You were brand-new to the industry?

FRIEDMAN: For the most part, yes. I had some exposure to the industry through public accounting, but I was not an expert by any means. So I interviewed everyone inside the company. I spent time in all the different aspects of the company to see how everything worked, the processes, the people, the capabilities, things like that. And externally what I did, which was one of the most helpful things, was I joined the Construction Financial Management Association. Each year they do an annual survey of their membership, and you’re getting high-quality, very deep data on financial ratios, balance sheets, P&Ls, and the structure of those.

And do they produce that report themselves or through an outside firm?

FRIEDMAN: It’s produced with the help of Mercer Consulting. What I did was basically model our financials in our accounting system after this benchmark information.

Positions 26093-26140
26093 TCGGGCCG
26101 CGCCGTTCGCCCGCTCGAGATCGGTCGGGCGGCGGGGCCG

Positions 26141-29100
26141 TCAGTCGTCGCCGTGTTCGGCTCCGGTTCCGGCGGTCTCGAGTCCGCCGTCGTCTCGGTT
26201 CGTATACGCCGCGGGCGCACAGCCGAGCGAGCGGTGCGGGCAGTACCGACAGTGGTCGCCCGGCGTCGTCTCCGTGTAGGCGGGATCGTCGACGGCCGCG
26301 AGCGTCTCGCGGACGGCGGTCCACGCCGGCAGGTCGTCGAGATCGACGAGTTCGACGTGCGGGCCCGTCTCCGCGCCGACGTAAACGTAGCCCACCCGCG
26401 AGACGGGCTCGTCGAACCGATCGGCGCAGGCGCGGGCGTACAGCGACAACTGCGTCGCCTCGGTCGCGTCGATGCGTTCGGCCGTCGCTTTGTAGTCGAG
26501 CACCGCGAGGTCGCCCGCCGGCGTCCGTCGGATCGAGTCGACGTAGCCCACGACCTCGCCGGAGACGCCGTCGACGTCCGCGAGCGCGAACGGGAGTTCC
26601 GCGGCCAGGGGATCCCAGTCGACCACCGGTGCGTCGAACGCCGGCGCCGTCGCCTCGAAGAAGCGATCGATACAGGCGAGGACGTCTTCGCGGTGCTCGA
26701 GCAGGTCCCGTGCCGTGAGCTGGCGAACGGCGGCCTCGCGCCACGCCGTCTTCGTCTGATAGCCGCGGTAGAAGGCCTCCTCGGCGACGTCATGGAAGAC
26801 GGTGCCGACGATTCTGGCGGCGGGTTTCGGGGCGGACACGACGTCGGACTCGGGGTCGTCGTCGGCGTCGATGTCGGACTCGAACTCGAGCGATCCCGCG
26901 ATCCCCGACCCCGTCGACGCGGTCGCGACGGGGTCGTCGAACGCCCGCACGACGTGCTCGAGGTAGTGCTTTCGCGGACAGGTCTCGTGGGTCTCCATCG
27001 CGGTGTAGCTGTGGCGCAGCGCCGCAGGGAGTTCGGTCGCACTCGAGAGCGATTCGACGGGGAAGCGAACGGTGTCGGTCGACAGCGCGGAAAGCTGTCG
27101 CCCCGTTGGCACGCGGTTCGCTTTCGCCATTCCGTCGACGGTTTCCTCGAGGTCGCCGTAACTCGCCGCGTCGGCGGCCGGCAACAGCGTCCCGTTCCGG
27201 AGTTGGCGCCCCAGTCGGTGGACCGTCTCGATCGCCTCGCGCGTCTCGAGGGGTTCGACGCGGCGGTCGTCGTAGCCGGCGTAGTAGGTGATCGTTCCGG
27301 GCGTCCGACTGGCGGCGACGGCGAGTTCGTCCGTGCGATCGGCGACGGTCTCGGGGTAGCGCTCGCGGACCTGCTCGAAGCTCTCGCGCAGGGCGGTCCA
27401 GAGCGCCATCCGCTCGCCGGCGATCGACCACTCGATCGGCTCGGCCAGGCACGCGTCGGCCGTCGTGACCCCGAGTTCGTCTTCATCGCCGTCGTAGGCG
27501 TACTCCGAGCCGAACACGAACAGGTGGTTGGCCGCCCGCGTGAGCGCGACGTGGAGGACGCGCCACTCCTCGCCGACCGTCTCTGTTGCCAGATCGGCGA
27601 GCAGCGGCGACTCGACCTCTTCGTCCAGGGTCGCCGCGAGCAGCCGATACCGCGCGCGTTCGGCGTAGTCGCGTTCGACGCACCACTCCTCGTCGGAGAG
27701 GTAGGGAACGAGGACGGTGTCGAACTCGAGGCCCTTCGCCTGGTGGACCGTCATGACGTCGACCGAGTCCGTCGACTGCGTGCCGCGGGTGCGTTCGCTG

I’ve got to believe as you were starting to set the foundation to restructure things, you’ve encountered sacred cows and “you know, we’ve always done it this way and this is forged in concrete.” How did you deal with these issues?

FRIEDMAN: Oh, there’s no question. But as a result of setting up these systems, we got a lot of great information. We are in a business of running jobs, and what we found out was that 80 percent of our profits were really being generated by only 20 percent of our jobs. And the jobs that were generating the most profit were the jobs where we were using our proprietary product that we had developed, and we weren’t really promoting this product.

So, you were able to affect how they were thinking about their business?

FRIEDMAN: Yes, and over time, Andrew, what happened was that we flipped it: 80 percent of our business became working in this proprietary product, and we sought to become experts and the best in the business in this particular niche.

And where does the company stand today?

FRIEDMAN: Well business is competitive, but we’ve become, I think, a regional industry leader, and it’s a great company for which to work.

Copyright 2017